Lady Jansen, Mr Lewis, Mr Head, Your Excellencies.
New Zealand's commitment to and participation in what was originally called the United Nations Organisation, goes back to San Francisco, to the UN's birth, on the other side of the International Dateline, on October the twenty fourth, 1945. And it is still a matter of some national pride, that this country was one of the first adherents to the United Nations Charter.
I have always believed that small nations with no axe to grind, committed to the principles of the Charter, can exercise and influence for good that is not in proportion to their size or wealth.
And so it is a matter of pride that New Zealand has eight current peacekeeping commitments, coming after thirteen other such commitments, in the past. We have people in Bosnia, Croatia and Macedonia, in Iraq and New York, in Angola and Mozambique, Israel, Lebanon and Syria, the Sinai, Cambodia and Laos, a total of 75 personnel. Our future capacity to be involved in more extensive peacekeeping operations, or even to maintain our current level of participation, is something which we must address as a nation.
There are, happily, many other ways in which New Zealand has shown its support for the United Nations. Last year, we contributed just under $15 million to the UN budget and to peacekeeping operations. We honour our financial obligations.
New Zealand is a member of all of the major specialised agencies of the United Nations, including the FAO, the World Health Organisation and UNESCO. We play a full part in other UN undertakings and programmes.
Out of both self-interest and conviction, New Zealand campaigned in several rounds of international trade liberalisation talks, talks that eventually led to the establishment of the World Trade Organisation.
We make regular contributions to the lending funds of the International Development Association, the IDA being one of the five institutions known collectively as the World Bank.
Many distinguished New Zealanders, both currently and in the past, both full-time and on an ad hoc basis, have served on the central UN bodies in New York, Geneva and the like, and joined in the huge range of the UN's work out in the world.
And this all occurred even though, in the decades that followed the UN's launch in post-Second World War optimism and hope, the organisation did not always live up the expectations the founders had for it. Granted, there were many reasons for that, some of them, in hindsight, understandable.
But now that the long Cold War is over, we can more readily see that the world's governments and peoples have indeed become interdependent. After 1989, attention could again be paid to resolving some of the original philosophical challenges of the United Nations enterprise. Almost all of these, have their origin in a very fundamental issue : the issue of how completely nations will accept that there are limits to their sovereignty; and that national independence and liberty do not also permit, or encourage, international licence or irresponsibility. Sometimes, and naturally under agreed rules and through acceptable processes, the claims of "outsiders" on previously-absolute sovereign discretion must begin to be allowed.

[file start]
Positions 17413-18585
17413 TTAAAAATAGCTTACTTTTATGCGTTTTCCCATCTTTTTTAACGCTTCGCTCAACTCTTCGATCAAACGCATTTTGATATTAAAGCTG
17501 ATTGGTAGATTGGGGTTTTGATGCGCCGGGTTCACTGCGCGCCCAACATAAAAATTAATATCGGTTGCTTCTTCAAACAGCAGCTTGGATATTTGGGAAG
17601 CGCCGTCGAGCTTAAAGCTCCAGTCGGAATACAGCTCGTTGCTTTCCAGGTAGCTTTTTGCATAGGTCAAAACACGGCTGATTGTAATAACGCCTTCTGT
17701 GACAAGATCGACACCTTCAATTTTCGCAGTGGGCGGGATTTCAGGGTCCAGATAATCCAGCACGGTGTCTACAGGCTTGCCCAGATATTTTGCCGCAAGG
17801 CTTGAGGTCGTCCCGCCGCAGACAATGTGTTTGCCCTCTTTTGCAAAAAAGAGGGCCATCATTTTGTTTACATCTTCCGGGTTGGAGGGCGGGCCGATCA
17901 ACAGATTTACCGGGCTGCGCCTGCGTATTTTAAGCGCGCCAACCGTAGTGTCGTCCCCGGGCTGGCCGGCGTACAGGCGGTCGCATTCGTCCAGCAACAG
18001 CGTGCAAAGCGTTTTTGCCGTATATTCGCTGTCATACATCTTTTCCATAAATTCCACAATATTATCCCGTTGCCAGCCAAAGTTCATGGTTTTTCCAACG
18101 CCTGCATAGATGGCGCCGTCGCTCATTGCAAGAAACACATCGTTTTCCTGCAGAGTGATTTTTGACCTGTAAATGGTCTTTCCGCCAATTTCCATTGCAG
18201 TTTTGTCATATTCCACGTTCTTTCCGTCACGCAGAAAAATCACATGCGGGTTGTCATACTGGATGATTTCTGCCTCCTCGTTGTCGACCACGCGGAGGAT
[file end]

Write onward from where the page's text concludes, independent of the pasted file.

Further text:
For large and influential nations in particular, this has proven to be something of a sticking point. "Why," say the great powers, sometimes in public, sometimes under their diplomatic breath, "why is it incumbent upon us to satisfy every quibble from even the smallest of small states? Their interests are so much less than ours, that for us to pay too much heed would be inequitable." And to an extent, this is true. Yet all the small states still have a legitimate worry. It is that while they are expected, always, to play by accepted UN or international rules, the greater powers sometimes evade them. "Sed quis custodiet ipsos custodes?- but who supervises the arbiters?" Permanent powers of veto must surely, one day, be disallowed. Proper, full and truly parliamentary consultative processes must, in time, be instituted. The physical and economic power of the large and wealthy nations must be exercised responsibly, in the international interest.
But as you might expect of an ex-Judge, my greatest hope for the future of the UN, is that a credible system of international legal administration come into being. The rule of some international body of law, and the means to administer and enforce the rule of that law adquately, is necessary for the UN to attain the lofty aims set for it, fifty two years ago.
Those are just some of the hopes that the United Nations Association of New Zealand continues to keep bright.
As the Patron of the Association, and on behalf of all New Zealanders, I commend the ideals that the Association upholds. May the year preceding the half-century anniversary of the United Nations Declaration of Human Rights be an active and productive one.